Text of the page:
Oh the soft halos of light, oh the briefest rain.
We count four crows, forgetting we brought a camera.
Wild morning glories in the shadows of staghorn sumac are like a first kiss, like a soft kiss at the end of summer.
And the burdock’s thorny purple blossom does not resist the sliverous moon.
Nor quartz-colored birch trees bending over hidden springs off West Street.
The crab apples blush near their stems, and rabbits wait until we are almost beside them to dash away.
Oh this moment and no other.
Clouds that gather – stupendous towers of orange taffeta cumuli – and drift slowly east, at least twenty miles away.
Turkey feather, blue jay feather, and feather of a bird whose name I do not know.
And fox scat.
And old trailheads that only a handful of us now remember, hidden in bracken, winding deep into stands of maple.
I slow down and stop when I see the moon off my shoulder.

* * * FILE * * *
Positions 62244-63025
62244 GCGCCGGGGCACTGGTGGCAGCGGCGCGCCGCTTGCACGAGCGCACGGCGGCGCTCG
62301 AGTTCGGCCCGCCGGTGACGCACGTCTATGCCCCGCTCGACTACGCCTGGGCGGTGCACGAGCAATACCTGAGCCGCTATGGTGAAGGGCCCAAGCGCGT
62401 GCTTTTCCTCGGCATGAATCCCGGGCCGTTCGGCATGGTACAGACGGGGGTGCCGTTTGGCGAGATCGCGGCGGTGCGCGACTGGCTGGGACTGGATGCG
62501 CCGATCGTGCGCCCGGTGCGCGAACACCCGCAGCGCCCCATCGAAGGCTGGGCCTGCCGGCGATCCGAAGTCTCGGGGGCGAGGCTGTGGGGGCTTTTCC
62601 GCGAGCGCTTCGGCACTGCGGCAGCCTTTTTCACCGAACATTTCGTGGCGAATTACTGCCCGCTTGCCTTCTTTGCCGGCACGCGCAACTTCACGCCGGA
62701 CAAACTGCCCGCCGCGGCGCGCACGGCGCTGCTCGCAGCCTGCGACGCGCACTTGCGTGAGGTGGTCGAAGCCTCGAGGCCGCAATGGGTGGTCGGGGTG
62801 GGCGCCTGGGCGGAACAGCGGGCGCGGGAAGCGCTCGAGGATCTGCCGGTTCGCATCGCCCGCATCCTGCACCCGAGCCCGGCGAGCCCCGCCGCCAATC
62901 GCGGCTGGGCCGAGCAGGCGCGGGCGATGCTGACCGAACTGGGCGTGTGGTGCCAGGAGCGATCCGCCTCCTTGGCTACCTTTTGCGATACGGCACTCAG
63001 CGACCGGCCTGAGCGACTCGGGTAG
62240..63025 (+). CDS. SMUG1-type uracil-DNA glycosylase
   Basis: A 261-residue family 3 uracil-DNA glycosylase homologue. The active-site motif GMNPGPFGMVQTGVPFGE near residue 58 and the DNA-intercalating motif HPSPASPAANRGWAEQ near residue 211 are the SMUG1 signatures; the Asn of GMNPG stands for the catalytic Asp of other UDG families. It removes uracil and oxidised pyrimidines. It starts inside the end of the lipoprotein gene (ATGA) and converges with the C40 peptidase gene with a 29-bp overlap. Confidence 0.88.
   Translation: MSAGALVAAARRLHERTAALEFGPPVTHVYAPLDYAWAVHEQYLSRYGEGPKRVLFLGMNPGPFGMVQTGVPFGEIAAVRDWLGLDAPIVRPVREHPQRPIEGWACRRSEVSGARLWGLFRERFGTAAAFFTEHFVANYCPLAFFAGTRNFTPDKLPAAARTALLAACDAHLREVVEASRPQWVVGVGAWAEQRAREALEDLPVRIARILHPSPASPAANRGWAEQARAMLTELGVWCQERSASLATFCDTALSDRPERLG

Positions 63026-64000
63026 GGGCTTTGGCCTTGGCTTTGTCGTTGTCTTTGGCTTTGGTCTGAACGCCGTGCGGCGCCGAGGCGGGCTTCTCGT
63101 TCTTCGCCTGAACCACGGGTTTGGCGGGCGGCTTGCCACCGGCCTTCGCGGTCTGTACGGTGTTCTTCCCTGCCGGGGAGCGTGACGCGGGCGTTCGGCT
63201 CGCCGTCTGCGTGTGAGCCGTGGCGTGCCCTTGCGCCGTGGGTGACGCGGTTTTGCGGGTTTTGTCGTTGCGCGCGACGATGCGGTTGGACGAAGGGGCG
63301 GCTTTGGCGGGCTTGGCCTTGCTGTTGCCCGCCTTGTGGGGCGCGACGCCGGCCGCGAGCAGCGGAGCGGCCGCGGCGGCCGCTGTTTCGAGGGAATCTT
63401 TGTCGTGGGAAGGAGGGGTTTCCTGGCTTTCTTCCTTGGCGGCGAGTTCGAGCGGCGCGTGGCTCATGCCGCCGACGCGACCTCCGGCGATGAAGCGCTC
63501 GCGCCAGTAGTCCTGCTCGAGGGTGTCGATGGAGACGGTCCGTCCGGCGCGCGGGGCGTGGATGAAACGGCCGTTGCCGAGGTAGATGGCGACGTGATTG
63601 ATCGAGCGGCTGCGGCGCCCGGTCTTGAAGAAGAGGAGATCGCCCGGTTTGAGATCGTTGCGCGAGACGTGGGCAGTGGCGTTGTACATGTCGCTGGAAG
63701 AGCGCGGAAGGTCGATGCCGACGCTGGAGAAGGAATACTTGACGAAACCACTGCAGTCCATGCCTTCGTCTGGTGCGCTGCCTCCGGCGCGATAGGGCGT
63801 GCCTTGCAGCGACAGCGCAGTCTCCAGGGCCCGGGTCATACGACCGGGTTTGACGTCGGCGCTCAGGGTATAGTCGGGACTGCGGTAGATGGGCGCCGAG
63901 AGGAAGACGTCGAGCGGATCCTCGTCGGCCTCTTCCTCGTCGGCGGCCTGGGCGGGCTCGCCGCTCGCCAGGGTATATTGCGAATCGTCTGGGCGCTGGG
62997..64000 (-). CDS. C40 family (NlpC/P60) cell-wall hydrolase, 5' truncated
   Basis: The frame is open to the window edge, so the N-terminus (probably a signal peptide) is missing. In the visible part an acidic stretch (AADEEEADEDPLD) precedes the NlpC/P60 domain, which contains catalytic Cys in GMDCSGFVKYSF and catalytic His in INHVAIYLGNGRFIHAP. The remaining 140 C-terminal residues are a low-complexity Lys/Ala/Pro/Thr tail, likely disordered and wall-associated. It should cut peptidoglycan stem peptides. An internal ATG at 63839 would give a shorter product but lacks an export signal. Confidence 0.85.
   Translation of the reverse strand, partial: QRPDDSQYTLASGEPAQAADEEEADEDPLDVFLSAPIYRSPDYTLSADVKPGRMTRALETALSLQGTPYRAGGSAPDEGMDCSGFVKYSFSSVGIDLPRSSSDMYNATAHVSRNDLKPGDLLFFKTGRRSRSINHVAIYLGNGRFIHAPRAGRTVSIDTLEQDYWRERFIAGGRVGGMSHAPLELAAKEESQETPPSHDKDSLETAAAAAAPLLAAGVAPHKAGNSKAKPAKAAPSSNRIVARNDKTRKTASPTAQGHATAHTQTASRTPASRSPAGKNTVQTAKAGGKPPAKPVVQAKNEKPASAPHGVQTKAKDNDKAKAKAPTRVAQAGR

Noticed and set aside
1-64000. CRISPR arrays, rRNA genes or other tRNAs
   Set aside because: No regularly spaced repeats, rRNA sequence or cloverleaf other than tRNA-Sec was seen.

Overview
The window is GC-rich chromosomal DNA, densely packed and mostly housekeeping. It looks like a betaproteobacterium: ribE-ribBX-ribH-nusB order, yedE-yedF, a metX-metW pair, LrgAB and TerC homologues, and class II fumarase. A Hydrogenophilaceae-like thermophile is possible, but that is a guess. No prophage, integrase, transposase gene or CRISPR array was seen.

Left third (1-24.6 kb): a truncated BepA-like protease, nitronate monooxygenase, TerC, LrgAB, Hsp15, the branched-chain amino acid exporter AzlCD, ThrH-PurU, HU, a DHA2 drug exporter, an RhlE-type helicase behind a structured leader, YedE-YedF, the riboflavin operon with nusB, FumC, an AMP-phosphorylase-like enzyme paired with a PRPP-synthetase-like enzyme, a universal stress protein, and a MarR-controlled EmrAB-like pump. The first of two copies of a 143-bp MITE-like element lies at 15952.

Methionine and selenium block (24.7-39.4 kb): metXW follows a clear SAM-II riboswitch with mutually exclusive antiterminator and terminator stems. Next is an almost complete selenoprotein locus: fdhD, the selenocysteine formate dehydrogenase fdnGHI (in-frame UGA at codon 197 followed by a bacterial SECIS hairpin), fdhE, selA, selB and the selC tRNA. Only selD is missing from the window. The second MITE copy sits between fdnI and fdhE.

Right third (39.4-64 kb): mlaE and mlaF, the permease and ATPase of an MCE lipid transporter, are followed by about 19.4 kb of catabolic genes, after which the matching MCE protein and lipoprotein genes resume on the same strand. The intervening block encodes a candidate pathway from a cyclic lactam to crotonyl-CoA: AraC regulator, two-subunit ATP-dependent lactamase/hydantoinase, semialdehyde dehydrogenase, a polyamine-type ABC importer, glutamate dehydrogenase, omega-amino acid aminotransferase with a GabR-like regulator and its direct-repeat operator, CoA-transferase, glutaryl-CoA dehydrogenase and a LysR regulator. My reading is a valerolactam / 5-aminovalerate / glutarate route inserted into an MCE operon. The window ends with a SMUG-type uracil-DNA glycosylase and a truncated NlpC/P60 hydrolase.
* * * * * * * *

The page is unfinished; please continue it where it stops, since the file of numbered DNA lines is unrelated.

God is what goes always slower.
The brook sings a little passing beneath the road, and the chickadees sing as night comes on around them.
And the congregational church, and the old school, and the cattle who come to the fence to watch me go.
How my heart quickens like a top in their glances.
In the tall grass where the road turns, my heart quickens.
I remember ten thousand nights like this one, and no night better than this one.
There are so many roads in the world and this is the one I am on.
There are so many paths, and this is the one I am a prayer upon.